Election Day has finally come, and New York City residents are hitting the polls to cast the last ballots in the hotly contested primaries for mayor and other citywide offices.
New Yorkers had nine days for early voting, from June 12 to June 20, ahead of June 22. According to the city’s Board of Elections, approximately 191,197 residents took advantage of early voting, which is just under 20 percent of the early turnout seen in the November 2020 presidential election in the five boroughs. Across Brooklyn, approximately 65,516 residents — or just 2.5 percent of the borough population — participated in early voting.
This is also the first primary to employ ranked-choice voting. The new system allows voters to rank up to five candidates per office. If a candidate receives more than 50 percent of the first-choice votes, they win; but if no candidate earns more than 50 percent of the first-choice votes, then the votes will be tallied in rounds.
At the end of each round, the candidate with the fewest votes will be eliminated. If the eliminated candidate had been the first choice on a ballot, the vote then transfers to whoever was the second choice on the ballot.
The process continues until there are two candidates left. The candidate with the most votes is the winner.
The new system presents a new challenge for voters, following last November’s general election.
In almost no time, the people of Brooklyn and the city as a whole cast their ranked ballots for some of the most important offices in the city — perhaps the most consequential election for New York City in years — including mayor, comptroller, public advocate, borough presidents and City Council.
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A slow, but steady stream
For poll workers at Fort Hamilton High School in Bay Ridge, there was a slow, but steady stream of voters early Tuesday morning. Booths were never even close to full, per a Brooklyn Paper photographer on the scene, but the people were making their way in to make their voices heard.
While things ran smoothly at Fort Hamilton, other polling sites across the borough had rockier starts.
“I wake up at 6:30 which is a feat in itself,” said one voter who arrived at her polling place, PS/IS 180 in Borough Park, at 6:45 am — almost an hour after sites were supposed to open — only to be told to come back in 15-30 minutes. “A guy comes outside and says, are you here to vote? I say yes, and he says we’re not open yet, we got off to a late start.”
At John Ericsson Middle School near the border of Williamsburg and Greenpoint, polls didn’t open to the public until after 8:30 am.
Over 2 hours into polls being open and a polling site in my district, JHS 126, is still not open.@BOENYC — this needs to be solved now!! Voters are actively being disenfranchised.
— Kristina Naplatarski (@kristina_nap) June 22, 2021
“This needs to be solved now!!” tweeted local Democratic District Leader Kristina Naplatarski, who is also the communications director for borough president candidate Antonio Reynoso. “Voters are actively being disenfranchised.”
According to fellow District Leader Jesse Pierce, all standby poll workers were dispatched by 8 pm — but the local politico argued that the Board of Elections could have taken action much sooner to prevent delays.
“[BOE] could have flagged understaffing weeks ago,” Pierce tweeted, alleging that many poll workers assigned to sites had not taken the required refresher training and never confirmed availability ahead of Tuesday’s primary elections. “The alarm could’ve been raised. Instead, scramble.”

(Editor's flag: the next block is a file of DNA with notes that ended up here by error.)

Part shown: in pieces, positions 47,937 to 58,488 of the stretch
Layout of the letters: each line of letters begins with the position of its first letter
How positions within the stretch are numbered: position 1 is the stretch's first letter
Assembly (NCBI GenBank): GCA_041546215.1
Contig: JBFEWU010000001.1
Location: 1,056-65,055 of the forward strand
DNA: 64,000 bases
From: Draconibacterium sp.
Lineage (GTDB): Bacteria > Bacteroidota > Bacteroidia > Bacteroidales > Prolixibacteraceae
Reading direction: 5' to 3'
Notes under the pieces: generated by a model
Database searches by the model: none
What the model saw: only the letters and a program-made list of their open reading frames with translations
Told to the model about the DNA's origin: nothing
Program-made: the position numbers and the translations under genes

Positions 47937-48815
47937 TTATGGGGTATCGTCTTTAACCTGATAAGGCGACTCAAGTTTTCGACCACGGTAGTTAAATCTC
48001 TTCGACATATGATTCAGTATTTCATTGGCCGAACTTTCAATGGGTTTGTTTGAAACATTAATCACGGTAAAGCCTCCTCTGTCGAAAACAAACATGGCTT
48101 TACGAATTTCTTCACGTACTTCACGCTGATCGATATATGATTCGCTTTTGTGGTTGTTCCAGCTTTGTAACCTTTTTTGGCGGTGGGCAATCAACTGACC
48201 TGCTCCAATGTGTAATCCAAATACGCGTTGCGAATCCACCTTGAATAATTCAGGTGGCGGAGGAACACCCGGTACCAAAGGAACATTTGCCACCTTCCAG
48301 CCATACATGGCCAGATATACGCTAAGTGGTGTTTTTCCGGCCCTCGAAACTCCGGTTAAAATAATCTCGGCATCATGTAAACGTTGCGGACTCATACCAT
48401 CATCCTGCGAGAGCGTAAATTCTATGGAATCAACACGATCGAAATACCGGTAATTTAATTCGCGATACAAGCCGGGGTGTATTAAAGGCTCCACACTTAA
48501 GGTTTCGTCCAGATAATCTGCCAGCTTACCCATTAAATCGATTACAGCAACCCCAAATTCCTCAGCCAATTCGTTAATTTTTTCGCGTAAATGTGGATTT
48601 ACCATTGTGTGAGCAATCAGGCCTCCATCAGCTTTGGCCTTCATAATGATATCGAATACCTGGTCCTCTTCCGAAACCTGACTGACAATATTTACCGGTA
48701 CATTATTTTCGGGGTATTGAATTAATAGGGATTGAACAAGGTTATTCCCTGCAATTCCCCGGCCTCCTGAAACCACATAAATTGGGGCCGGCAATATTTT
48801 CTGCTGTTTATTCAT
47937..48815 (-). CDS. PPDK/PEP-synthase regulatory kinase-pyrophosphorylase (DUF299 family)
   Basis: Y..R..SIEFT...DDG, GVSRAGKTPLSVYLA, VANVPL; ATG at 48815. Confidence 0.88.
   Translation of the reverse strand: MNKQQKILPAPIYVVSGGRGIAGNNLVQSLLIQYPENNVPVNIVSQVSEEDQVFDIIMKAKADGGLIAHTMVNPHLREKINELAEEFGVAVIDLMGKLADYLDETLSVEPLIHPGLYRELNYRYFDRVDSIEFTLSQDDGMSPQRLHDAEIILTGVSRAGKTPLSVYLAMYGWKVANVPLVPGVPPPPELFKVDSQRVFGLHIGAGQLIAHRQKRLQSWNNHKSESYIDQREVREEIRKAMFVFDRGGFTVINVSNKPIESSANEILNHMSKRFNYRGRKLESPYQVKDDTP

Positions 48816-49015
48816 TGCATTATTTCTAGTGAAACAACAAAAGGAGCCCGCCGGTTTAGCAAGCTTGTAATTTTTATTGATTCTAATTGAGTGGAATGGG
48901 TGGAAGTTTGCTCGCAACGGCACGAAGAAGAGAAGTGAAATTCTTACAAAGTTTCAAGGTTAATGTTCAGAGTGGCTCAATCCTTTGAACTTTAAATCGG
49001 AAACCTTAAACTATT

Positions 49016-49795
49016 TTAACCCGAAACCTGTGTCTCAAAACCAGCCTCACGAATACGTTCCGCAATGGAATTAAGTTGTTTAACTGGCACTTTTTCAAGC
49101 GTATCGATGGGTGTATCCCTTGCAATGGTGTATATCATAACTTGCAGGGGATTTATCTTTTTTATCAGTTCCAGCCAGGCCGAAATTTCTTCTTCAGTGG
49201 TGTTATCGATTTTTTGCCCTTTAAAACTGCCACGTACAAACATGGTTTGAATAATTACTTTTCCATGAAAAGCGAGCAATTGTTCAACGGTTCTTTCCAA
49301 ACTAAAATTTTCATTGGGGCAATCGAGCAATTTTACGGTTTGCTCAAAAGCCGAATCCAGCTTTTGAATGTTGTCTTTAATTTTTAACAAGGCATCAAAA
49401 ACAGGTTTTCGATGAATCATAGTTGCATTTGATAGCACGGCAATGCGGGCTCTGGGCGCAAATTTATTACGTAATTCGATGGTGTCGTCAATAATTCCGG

A ‘disheartening’ lack of translators
Some sites across the borough are reporting a lack of adequate voter translation services.
Councilmember Mark Treyger flagged Brooklyn Paper to a lack of such services in his southern Brooklyn district, which is home to a large Russian-speaking population.
“I remain very frustrated and disappointed that we don’t have more translation services,” said Treyger, who represents Coney Island, Brighton Beach and Seagate. “I have been pushing at the city level although we are limited by the state in terms of what we can require.”
No Russian translators at many sites and no Russian translated materials for voters in Southern Brooklyn and I’m hearing many ballots were voided because of confusion. @BOENYC pic.twitter.com/2qEB0zu5PJ
— Mark Treyger 🍎 (@MarkTreyger718) June 22, 2021
The deficit was evident this morning, he said, at the Haber Houses in Coney Island, where the usual polling site was moved around the corner, leaving non-English speaking voters without translators in the dark.
“We don’t have any Russian interpreters by Haber Houses,” he said. “They moved it around the corner, and that requires translation so people know where to vote. It is very disappointing and disheartening.”
Electioneering, staffing shortages and low supply
At Brooklyn Borough Hall, a six-foot-tall poster of sitting Borough President and mayoral candidate Eric Adams was removed by BOE workers after voters alleged the hopeful had a “home court advantage.” Similar complaints have been lodged about a box truck boasting an Adams campaign ad idling within 100 feet of a polling site on Newkirk Avenue.
Not to be a cop about this but then again Eric Adams is an actual cop, so… I’m pretty sure this isn’t ok! pic.twitter.com/LwEwnaYXrZ
— David Klion (@DavidKlion) June 22, 2021
In Sunset Park, District Leader Julio Peña alleged that candidates are “walking into poll sites and introducing themselves to poll workers as being on the ballot.”
“Stop it,” he tweeted.
Speaking to Brooklyn Paper, he further alleged that sites in his district are experiencing a poll worker shortage.